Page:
One Hundred Sixteen
“So you just shot him,” Peter Simon said.
He was the first person to speak after all twelve of them got on the last boat and sailed into the sunrise. By now, they were far enough away that the smoke from Harker’s lair as it went up in flames had dwindled to the point where it looked like an extinguished match.
“In all fairness,” said Tomo, “he did threaten to rebuild and come after us all. Jenny especially.”
“Who wasn’t the one who killed him,” Peter Simon noted.
“We’re not going to have some big theology debate the whole way back, are we?” asked Charlie. “Let me know so I can swim to shore from here.”
“We’re probably still around Ohio,” said James. “Harker’s influence and his haters are going to be tougher to deal with here. At least wait until we get over the state line by Erie.”
“Why the state line?” Tia asked.
When she didn’t get a response right away, she pressed, “You’re telling me that something like this, there’s no federal involvement that’s going to make it tough on everyone, eh?”
Andy finally responded, “The states over here, for years they were asking to have more involvement in their own affairs and less federal oversight, and when they got it they found themselves alone more often than not in just about every way.”
“Unless they can prove Harker was a terrorist or a foreign-born,” James added, “it’s not going to follow us back to Buffalo. And considering how many people wanted to see Harker taken out in Cleveland, hoping someone would stand up to all the persuasion he threw around to stay in business, no, I don’t see a lot of people pushing on this case.”
“That’s just crazy,” Tia replied.
“It’s the American way,” Tomo said. “Speaking of borders, I think I know a few people in Depew who we could offer a cut to that can get us access to a secure cash machine network node, allow us to pull all of Harker’s assets over here into hard cash without any questions.”
“For those of us staying over here,” Charlie shot a glance at Tia.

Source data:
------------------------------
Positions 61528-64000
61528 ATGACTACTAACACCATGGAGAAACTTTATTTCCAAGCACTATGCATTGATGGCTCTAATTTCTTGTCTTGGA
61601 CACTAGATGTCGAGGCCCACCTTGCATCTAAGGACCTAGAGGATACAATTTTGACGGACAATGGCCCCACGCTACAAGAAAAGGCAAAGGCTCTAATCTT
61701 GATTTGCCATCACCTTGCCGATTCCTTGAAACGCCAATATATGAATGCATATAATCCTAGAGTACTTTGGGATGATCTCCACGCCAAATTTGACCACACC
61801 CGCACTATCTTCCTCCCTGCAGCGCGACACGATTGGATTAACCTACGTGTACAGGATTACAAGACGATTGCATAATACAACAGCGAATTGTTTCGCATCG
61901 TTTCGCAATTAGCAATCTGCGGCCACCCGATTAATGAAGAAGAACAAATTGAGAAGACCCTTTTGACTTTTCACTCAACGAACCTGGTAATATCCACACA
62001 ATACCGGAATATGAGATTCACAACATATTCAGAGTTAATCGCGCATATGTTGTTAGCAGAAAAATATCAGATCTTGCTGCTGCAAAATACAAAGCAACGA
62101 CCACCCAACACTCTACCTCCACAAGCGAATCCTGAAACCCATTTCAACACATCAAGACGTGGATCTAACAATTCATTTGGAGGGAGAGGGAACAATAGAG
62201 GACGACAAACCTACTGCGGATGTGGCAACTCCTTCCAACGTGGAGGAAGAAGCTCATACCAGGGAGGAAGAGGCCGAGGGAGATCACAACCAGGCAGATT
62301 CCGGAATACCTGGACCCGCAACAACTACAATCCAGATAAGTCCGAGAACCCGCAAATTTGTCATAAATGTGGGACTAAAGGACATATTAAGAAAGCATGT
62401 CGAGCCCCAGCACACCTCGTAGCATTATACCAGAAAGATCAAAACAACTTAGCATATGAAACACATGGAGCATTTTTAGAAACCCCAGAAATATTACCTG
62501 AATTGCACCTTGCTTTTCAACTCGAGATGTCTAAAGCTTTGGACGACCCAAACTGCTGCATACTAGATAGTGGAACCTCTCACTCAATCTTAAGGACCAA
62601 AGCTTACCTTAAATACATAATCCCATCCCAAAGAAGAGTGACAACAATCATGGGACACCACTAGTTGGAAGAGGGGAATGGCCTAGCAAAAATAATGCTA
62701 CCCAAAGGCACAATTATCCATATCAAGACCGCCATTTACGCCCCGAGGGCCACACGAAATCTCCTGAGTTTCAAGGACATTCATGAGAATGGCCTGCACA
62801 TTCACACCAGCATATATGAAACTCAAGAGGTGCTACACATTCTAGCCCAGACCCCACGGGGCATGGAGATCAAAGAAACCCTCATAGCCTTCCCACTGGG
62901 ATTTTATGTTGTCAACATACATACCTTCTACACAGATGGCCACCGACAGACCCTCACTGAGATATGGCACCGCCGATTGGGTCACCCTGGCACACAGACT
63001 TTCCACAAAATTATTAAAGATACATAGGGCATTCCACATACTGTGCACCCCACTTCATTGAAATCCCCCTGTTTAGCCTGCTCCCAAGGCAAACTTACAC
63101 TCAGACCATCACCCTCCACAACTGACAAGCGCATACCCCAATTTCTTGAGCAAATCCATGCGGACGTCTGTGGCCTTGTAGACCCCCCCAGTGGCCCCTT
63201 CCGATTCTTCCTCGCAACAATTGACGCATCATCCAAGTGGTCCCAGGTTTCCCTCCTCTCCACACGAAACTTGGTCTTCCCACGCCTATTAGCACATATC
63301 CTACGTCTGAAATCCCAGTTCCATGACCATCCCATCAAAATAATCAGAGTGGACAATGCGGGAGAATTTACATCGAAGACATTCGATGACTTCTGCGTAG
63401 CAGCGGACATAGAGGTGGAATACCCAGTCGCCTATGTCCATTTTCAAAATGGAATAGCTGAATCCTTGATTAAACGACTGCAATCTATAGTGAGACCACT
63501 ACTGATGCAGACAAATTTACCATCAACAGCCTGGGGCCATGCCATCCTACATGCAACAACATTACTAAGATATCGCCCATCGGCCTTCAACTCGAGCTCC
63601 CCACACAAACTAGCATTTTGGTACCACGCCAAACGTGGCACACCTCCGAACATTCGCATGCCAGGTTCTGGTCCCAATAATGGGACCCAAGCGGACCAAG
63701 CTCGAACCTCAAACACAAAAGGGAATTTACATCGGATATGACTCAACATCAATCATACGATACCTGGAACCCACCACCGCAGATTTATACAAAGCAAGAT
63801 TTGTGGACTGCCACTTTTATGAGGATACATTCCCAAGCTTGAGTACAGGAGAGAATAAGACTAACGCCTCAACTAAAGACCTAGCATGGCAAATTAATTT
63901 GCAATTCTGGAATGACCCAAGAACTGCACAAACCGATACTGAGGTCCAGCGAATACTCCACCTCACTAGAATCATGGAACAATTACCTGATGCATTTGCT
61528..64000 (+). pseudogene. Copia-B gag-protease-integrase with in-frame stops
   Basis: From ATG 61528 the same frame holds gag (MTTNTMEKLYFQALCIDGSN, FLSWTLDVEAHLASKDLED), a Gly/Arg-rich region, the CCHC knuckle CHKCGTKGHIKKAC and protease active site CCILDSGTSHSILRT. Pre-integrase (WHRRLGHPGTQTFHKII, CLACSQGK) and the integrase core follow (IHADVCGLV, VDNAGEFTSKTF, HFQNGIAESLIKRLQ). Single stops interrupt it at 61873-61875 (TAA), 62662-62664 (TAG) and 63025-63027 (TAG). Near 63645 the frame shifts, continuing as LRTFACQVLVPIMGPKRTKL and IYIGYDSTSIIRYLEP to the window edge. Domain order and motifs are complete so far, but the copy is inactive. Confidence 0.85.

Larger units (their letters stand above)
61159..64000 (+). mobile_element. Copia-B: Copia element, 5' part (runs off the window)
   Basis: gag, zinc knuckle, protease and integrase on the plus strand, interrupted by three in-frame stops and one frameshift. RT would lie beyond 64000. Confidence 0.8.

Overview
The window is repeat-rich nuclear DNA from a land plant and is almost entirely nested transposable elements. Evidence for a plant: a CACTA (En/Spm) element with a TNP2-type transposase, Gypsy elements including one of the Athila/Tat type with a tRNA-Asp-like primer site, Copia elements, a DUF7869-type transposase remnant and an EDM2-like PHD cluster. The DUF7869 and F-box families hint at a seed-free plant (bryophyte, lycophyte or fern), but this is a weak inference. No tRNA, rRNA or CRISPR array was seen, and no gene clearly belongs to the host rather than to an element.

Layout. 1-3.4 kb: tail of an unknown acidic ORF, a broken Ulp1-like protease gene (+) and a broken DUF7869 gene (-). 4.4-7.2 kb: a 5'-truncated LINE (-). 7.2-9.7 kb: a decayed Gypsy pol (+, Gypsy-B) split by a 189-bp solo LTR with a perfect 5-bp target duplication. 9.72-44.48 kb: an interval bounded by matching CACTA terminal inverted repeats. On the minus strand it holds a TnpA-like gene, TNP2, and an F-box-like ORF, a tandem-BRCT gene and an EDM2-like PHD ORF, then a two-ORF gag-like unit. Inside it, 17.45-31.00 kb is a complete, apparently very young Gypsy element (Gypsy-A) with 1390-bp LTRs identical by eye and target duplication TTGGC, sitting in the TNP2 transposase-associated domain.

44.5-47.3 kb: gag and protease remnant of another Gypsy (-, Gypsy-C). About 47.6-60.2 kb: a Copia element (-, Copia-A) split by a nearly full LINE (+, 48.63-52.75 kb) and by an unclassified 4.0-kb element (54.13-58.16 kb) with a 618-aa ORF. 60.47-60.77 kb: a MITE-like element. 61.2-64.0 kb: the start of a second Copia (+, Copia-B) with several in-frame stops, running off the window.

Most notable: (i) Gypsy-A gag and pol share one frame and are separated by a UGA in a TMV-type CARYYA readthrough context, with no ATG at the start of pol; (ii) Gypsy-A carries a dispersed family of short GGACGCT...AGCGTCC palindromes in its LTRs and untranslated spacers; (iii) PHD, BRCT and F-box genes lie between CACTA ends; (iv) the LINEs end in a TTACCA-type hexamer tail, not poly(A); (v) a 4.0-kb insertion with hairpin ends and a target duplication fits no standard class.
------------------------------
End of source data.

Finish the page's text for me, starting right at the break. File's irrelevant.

“You might find having a reputation for getting blood on your hands so quickly to be a liability,” Peter Simon noted.
“Are you just upset,” Jenny finally added, “that she couldn’t, maybe, make it look like an accident?”
Tia looked over at Jenny, who gave her a slight knowing smile.
“And besides,” Jenny added, “isn’t there a whole ‘forgiveness of sins’ thing out there?”
“Old ones, yes,” Peter Simon replied, “but that doesn’t mean not keeping your distance if this is going to be a regular occurrence.”
“Around you guys, I think that’s not likely.”
“So are we all one crew now?” Andy asked.
“Geeze, I don’t know,” Jenny finally said. “I got a lot to work through for a bit, trying to look for the big picture the way Shaun would, and right now…”
The boat was silent for a bit save for the motor before Jenny continued. “Right now, I got a few loose ends to look at, a few things that need to be cleaned up on both sides of the lake. And on top of that, Harker getting popped is going to be a big invite for all sorts of people trying to pick up some of the trade he used to do.”
“Like Big Bobby?” Tomo asked.
“He’s not that bright, but he might make a try, yeah. And if it all gets too unstable, the Canadians are going to probably make an effort to quiet it all down, because this side sure as hell won’t.”
“So you’re saying you’re getting off the lake?” Georgie asked.
“You know, I hear now and then about the shipping traffic through the Nunavut Straits. Lots of high end cargo, plenty of inlets you can base at, ain’t it?”
“That’s crazy,” said Dutch. “They must have better patrols through there than on the lake.”
“And it may be ice free all year now,” said Tomo, “but it’s still damn cold up there.”
“Are you serious?” Tia asked. “What are you thinking?”
“Right now,” said Jenny, “my first thought is, we’re going to need a bigger boat…”
All content Copyright © 2013 James Ryan